Paul Maritz: Pivotal is a bridge to the future

In an exclusive interview, Pivotal CEO Paul Maritz lays out his vision of the next generation of Internet applications and his company's role in helping IT build them

The first thing I had to ask Paul Maritz, CEO of the VMware spin-off Pivotal, was whether he had received any interesting calls from the Microsoft board on the heels of Steve Ballmer's departure. Not surprisingly, Maritz said he would go "nowhere near" that question. But here's why he is considered a potential successor: During his14-year stint at Microsoft, Maritz oversaw the development and marketing of some of the company's most successful products, including Windows 95, Office, and SQL Server, and later presided over four years of impressive growth as CEO of VMware.

Maritz comes under the category of "visionary" CEO, a classification few would associate with Ballmer. But vision is a tricky thing. With Pivotal, Maritz is building a PaaS (platform as a service) for developing the next generation of applications -- infused with big data and the onslaught of events that will flow from the Internet of things. The release date for Pivotal One, which will combine Cloud Foundry and Hadoop among other technologies, is set for the end of 2013. Is Pivotal too far ahead of its time? Or is the moment just right for building a platform to underlie massively interconnected, highly adaptable Internet applications?

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Another question that has dogged Pivotal pertains to the mish-mash of companies from which it was formed, with 1,300 employees who once worked at various EMC and VMware acquisitions -- CetasCloud FoundryGemFireGreenPlum, and SpringSource -- not to mention Pivotal Labs, a high-end Web and mobile development firm. "Startups" pieced together like this don't exactly have a stellar track record. Plus, GE has its hand in, with a $105 million investment and high expectations for Internet-of-things applications that today exist mainly in the imagination.

To find unity in this diversity, Maritz told me that "You have to create a sense of mission and a sense of identity. It's a great group and people are starting to really feel that they're speaking to the future. We're not playing defense here. We really are speaking to important things that will have real meaning. And that's always the best tonic."

For what it's worth, when I visited Pivotal's offices in San Francisco to do this interview, it wasn't the usual earbud-quiet, heads-down environment. The Cloud Foundry group in particular was buzzing with conversation -- maybe energized by IBM's recent endorsement. A couple of days before, the company had announced that the Pivotal CF platform would run on the vCloud Hybrid Service, although Maritz  is quick to note that Pivotal will run across the whole gamut of IaaS clouds (it already runs on Amazon Web Services).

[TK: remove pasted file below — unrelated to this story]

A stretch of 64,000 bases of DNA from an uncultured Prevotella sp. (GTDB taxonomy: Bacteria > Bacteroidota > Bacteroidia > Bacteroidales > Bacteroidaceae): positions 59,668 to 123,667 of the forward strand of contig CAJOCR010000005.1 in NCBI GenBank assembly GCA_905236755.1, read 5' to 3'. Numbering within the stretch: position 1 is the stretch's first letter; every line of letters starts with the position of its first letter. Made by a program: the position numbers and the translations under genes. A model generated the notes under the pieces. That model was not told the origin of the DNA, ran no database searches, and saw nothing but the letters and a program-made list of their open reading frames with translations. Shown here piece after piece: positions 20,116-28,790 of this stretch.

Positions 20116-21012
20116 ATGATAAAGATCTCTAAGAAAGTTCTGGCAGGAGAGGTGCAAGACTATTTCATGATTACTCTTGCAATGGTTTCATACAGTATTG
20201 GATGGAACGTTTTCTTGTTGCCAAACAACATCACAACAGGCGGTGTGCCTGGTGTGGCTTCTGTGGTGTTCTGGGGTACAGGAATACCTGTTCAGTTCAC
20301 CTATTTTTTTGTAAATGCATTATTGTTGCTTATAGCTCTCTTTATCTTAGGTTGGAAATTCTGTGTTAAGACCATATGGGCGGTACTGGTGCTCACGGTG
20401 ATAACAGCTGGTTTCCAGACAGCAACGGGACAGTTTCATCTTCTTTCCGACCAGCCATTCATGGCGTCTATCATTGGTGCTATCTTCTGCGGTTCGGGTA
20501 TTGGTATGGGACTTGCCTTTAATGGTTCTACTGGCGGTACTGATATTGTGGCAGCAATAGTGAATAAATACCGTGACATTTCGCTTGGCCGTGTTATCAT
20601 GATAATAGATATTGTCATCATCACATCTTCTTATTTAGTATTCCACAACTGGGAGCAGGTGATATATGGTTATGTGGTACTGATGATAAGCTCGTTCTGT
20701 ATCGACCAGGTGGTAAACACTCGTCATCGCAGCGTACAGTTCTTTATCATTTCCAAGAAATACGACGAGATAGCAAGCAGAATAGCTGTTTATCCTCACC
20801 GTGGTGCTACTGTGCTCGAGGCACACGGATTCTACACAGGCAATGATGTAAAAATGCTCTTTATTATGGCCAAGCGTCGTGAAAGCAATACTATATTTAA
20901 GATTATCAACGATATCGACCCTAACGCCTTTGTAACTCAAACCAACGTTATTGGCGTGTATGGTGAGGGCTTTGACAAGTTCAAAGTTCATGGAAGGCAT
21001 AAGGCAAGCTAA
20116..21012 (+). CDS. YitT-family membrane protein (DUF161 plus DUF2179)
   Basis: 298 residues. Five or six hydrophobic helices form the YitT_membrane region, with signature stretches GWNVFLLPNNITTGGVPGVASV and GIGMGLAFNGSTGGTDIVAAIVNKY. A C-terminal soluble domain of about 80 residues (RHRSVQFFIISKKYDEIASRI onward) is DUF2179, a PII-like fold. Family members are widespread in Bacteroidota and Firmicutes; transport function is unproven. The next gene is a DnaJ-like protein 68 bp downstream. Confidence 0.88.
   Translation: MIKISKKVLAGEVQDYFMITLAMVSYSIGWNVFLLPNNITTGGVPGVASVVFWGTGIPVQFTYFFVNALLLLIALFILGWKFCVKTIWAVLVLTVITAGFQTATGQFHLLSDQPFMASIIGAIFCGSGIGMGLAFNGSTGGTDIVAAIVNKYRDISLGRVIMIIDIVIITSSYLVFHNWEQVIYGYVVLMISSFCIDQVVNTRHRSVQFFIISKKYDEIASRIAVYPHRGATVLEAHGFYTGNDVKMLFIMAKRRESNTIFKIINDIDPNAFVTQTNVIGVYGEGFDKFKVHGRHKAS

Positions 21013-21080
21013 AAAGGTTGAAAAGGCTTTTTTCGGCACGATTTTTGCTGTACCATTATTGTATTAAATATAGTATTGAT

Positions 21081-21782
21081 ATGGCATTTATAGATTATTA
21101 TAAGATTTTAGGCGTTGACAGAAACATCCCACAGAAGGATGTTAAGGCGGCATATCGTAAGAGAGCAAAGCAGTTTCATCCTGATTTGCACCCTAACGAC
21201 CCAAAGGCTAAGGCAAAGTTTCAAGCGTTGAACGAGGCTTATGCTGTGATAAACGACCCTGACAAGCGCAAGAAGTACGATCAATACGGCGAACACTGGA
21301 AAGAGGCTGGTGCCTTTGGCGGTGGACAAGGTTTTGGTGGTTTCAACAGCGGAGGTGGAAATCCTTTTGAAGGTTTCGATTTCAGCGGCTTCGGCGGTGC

I began the interview with Maritz by revisiting the launch of Pivotal in April:   

Eric Knorr: Two years ago you talked to me about looking toward the next generation of Internet-centric applications. When you launched Pivotal, I figured, oh, that's what he meant.

Paul Maritz: That's basically correct.

Knorr: How long did you have Pivotal in mind as a spin-out? When did you first conceive of how it would come together and that Cloud Foundry would be central to it?

Maritz: I stepped down formally out of VMware at this time last year. I had been thinking about it for the better part of a year before that. There were several points of gestation. The principal one was thinking and saying, "Look, it's becoming clear that infrastructure-level clouds, a la VMware, a la OpenStack, a la whatever else, are going to become the computers of the future, both on-premise and off-premise."

The question is what does that enable that you couldn't do before, because typically, in our industry, you get fundamental change when something in the hardware changes. What really enabled the client server generation?  It was CPU cycles, by historical standards, becoming free. All of a sudden, which you could never have done cost-effectively in a mainframe, you could throw all these CPU cycles at a graphical user interface or, equally importantly, a relational database. All of this quantity suddenly becoming plentiful and free enabled you to think about the different set of applications that could be built.

The thesis is that with infrastructure clouds becoming the new "hardware" (I'm using the word "hardware" incredibly loosely here) there are going to be some things that become plentiful and free by historical standards. What's the impact going to be of that on how we build applications?

The big Internet pioneers -- the Googles and the Facebooks -- they do use the new hardware. The opportunity we saw is to help enterprises build a new generation of value and experiences and applications that use the new hardware, and came to the conclusion that that was a real enough and important enough opportunity that warranted repeating the VMware play.

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